Over the last century, global temperatures have increased by 1.33 degrees Fahrenheit, according to the Intergovernmental Panel on Climate Change. While the change may seem insignificant, with rising temperatures, the risk of severe weather grows. “As Canadians, we are no strangers to the effects of inclement weather,” says Steve Gray, a broker with Royal LePage Kelowna. “There are ways to safeguard your home and finances against the threat of turbulent weather and, in some instances, prepare against natural disasters.” Gray suggests the following tips:
1. Understand and review your home insurance policy. During incidents of overland flooding, for example, many homeowners expect that they will be covered. However, that is not the case under many policies because insurance companies often deem flooding as a ‘predictable event.’ Conversely, so called ‘Acts of God,’ such as hailstorm damage, tornados or ice storms are often covered because these are ‘unpredictable’ weather events. Therefore, it’s important to understand the details of your homeowner insurance coverage and discuss concerns and your options with your insurer.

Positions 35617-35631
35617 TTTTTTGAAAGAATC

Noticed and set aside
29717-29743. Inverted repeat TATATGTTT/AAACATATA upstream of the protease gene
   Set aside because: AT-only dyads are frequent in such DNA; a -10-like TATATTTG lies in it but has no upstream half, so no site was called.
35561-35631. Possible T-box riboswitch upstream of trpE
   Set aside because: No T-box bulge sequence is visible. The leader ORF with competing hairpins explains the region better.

2. Inspect your shingles, siding and foundation for any weaknesses. Examine these areas, at minimum, on a quarterly basis and identify any concerns. Weather can be unpredictable, so treat any problems promptly.
3. Plant fire-resistant trees and shrubs around the perimeter of your house. Heat waves and droughts increase the incidence of wildfires. The British Columbia Wildfire Management Branch identifies several shrubs, trees and perennials that are fire-resistant. Examples include Maple, Periwinkle and Columbine. Increase your curb appeal and take preventative fire safety measures all at once.
By knowing your region’s typical weather and identifying potential concerns, you can prepare for the unpredictable. More information can be found at www.royallepage.ca.